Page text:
Andersen faces Marner’s shot daily in practice and believes it’s an “underrated” weapon, noting that placement can trump power.

“He’s good at picking spots and being pretty elusive and tricky about where he’s going to go,” Andersen said. “He wants to be more than an incredible passer and playmaker. I know he wants to add to his game, and I think he’s done that throughout the years I’ve played with him.”

Much of the juicy morning chatter around the Leafs’ 4-3 win will be about Jake Muzzin flipping the game puck into Matthew Tkachuk’s logo at the buzzer and Tkachuk blowing a gasket in response to the unwelcome souvenir.

But Muzzin’s take-that gesture would not have been possible had the Maple Leafs not received contributions from their bottom six — taxi-squad graduate Travis Boyd notched his first as a Leaf, and Wayne Simmonds is now running a two-game goal train — or a double dose of the Matthews-Marner connection.

“It just looks like he’s flying,” Morgan Rielly says of Marner. “I know he’s pretty motivated, and he’s in a good place right now. He’s just having fun with it, and it’s great to be around him at the rink when he’s feeling like that.”

New Leafs T.J. Brodie and Zach Bogosian have both had their eyes opened by Marner’s elite ability to make reads and contribute defensively.

“So, he’s the total package,” Bogosian says.

Even higher praise for Marner came from Leafs president Brendan Shanahan when addressing the club’s season-ticket holders in a Leafs Nation Network interview earlier this month.

“He’s got an energy that the players all love. He laughs at himself. He’s self-deprecating, but he’s also very serious about his job and the pressure that he puts on himself,” Shanahan said.

“He just cares. He cares a lot. This is a guy that I hope plays his entire career in Toronto. And if he does, I have no doubt he will bring us success. And I have no doubt that he’s going to have a statue outside of the arena one day.”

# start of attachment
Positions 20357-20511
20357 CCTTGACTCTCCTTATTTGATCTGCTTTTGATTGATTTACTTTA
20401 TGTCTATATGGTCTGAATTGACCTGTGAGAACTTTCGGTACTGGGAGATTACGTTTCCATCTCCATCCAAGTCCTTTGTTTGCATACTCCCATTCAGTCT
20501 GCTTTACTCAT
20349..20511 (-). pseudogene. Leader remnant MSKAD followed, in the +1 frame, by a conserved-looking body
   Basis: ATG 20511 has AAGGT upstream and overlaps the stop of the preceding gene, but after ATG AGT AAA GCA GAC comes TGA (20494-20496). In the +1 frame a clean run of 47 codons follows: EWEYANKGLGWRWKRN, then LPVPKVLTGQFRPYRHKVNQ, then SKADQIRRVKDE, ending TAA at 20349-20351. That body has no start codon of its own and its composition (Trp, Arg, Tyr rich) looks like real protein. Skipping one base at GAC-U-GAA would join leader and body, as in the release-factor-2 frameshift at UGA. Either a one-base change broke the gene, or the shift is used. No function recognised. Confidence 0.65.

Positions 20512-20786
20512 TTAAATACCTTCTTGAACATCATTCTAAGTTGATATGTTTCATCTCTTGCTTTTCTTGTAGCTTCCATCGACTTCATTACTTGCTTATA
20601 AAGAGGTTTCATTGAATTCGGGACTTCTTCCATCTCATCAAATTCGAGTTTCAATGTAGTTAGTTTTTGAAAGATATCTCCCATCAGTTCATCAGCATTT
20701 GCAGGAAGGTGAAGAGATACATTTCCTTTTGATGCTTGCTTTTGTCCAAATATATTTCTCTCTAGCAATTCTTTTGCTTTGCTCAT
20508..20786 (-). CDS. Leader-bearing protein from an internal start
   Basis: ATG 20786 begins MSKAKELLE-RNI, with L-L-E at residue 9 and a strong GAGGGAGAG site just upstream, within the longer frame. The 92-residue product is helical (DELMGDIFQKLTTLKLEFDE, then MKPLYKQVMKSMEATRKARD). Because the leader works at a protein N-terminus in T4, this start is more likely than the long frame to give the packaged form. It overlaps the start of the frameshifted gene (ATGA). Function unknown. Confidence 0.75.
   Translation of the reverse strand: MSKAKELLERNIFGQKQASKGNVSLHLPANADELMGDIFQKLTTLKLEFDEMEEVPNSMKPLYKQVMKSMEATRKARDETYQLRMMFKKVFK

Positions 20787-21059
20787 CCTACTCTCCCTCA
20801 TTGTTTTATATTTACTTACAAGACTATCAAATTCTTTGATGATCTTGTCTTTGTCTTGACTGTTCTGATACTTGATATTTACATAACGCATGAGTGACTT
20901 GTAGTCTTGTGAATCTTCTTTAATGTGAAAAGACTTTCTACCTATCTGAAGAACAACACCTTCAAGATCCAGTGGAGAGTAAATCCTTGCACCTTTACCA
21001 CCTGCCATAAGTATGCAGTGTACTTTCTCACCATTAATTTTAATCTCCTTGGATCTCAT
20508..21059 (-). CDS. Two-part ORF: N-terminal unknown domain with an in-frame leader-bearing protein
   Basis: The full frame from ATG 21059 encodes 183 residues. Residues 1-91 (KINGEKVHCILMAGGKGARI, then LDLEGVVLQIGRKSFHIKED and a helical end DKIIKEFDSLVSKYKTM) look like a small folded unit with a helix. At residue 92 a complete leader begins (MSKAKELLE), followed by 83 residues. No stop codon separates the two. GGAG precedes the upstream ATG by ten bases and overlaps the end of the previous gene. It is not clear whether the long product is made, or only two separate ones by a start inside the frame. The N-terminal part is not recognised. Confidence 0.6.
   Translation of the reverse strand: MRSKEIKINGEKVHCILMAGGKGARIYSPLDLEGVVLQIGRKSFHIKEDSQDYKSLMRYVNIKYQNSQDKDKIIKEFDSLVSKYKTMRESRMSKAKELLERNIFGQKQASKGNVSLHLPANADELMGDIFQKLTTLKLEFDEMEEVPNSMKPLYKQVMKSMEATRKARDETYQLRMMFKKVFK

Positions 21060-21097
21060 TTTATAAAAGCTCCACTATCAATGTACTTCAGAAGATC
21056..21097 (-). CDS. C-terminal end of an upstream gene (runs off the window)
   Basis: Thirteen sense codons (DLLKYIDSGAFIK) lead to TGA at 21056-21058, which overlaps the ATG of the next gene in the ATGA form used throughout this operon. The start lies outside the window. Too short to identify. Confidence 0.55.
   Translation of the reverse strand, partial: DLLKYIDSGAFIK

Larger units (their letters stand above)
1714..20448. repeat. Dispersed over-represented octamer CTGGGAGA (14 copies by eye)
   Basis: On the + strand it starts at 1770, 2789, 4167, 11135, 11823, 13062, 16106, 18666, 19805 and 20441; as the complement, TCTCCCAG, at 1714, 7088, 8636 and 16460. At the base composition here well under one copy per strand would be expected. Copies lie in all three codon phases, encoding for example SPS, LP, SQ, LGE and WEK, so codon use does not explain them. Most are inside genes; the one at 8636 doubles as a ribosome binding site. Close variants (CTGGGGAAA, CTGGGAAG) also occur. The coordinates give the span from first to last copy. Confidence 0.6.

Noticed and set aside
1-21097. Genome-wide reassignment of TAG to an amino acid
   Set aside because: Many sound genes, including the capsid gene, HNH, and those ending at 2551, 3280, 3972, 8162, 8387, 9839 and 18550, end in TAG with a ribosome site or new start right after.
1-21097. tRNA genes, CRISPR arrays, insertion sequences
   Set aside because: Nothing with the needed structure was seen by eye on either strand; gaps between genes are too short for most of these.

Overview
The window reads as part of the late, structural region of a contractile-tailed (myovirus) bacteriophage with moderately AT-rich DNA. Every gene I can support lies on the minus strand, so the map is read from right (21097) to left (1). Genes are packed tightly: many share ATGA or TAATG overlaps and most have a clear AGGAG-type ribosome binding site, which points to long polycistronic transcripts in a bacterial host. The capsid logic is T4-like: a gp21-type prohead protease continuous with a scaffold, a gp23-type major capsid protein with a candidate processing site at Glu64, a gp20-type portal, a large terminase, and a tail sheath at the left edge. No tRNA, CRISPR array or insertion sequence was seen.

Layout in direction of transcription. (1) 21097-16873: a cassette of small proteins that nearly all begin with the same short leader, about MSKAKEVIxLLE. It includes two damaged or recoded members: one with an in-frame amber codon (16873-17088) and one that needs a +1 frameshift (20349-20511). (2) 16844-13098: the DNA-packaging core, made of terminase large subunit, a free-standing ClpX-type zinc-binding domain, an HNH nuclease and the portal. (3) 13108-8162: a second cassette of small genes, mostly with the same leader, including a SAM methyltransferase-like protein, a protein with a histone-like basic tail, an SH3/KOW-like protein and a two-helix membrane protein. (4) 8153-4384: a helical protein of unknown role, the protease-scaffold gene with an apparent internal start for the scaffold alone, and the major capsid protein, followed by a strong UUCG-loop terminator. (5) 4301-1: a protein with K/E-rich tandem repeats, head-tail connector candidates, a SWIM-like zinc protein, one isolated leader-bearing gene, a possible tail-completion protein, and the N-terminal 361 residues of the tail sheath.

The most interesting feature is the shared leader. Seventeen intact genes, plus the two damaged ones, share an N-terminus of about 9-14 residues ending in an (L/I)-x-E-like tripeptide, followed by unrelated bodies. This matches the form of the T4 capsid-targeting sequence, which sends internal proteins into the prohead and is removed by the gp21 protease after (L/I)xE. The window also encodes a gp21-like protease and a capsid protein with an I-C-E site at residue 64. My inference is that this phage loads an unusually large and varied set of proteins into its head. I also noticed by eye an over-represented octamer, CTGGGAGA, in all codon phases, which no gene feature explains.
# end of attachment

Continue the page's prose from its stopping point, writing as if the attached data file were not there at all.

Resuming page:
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Schilling requests to be removed from HOF ballot going forward

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Curt Schilling wants nothing more to do with the Baseball Writers’ Association of America.

The longtime major-league pitcher shared a letter on his Facebook Tuesday night, requesting his removal from Hall of Fame ballots going forward.

“I can say at this point I am mentally done,” Schilling wrote. “I know math and I know trends and I know I will not attain the 75% threshold for induction.”

Schilling missed out on induction to the Baseball Hall of Fame for the ninth straight year after receiving 71.1% of the vote. He received more votes than any other eligible player but still fell 16 votes shy of enshrinement.

“I wanted to reiterate this final point. I will not participate in the final year of voting,” he said. “I am requesting to be removed from the ballot. I’ll defer to the veterans committee and men whose opinions actually matter and who are in a position to actually judge a player. I don’t think I’m a Hall of Famer as I’ve often stated but if former players think I am then I’ll accept that with honor.”

Jane Forbes Clark, chairman of the board for the National Baseball Hall of Fame, said Schilling’s request would be considered at their next meeting.

Since retiring after the 2007 season, the six-time All-Star has come under fire for his political views. In 2016, Schilling was fired from his position as an analyst for ESPN after making anti-transgender remarks on social media. Prior to that, he had been suspended for comparing radical Muslims to Nazis on Twitter.

Across 20 seasons between the Arizona Diamondbacks, Boston Red Sox, Philadelphia Phillies, Baltimore Orioles, and Houston Astros, Schilling compiled a 216-146 record with a 3.46 ERA, 1.14 WHIP, and 8.6 K/9.

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Oilers still looking for complete effort after swapping comebacks with Jets – Sportsnet.ca

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EDMONTON — They haven’t won back-to-back games yet this season, which tells us that the Edmonton Oilers simply haven’t found their game yet in 2021.

Get a lead? No problem. Hold on to it? Problem.

Two games at Winnipeg. Two third-period leads. Two points to show for it — and it took a wild comeback to pull that off.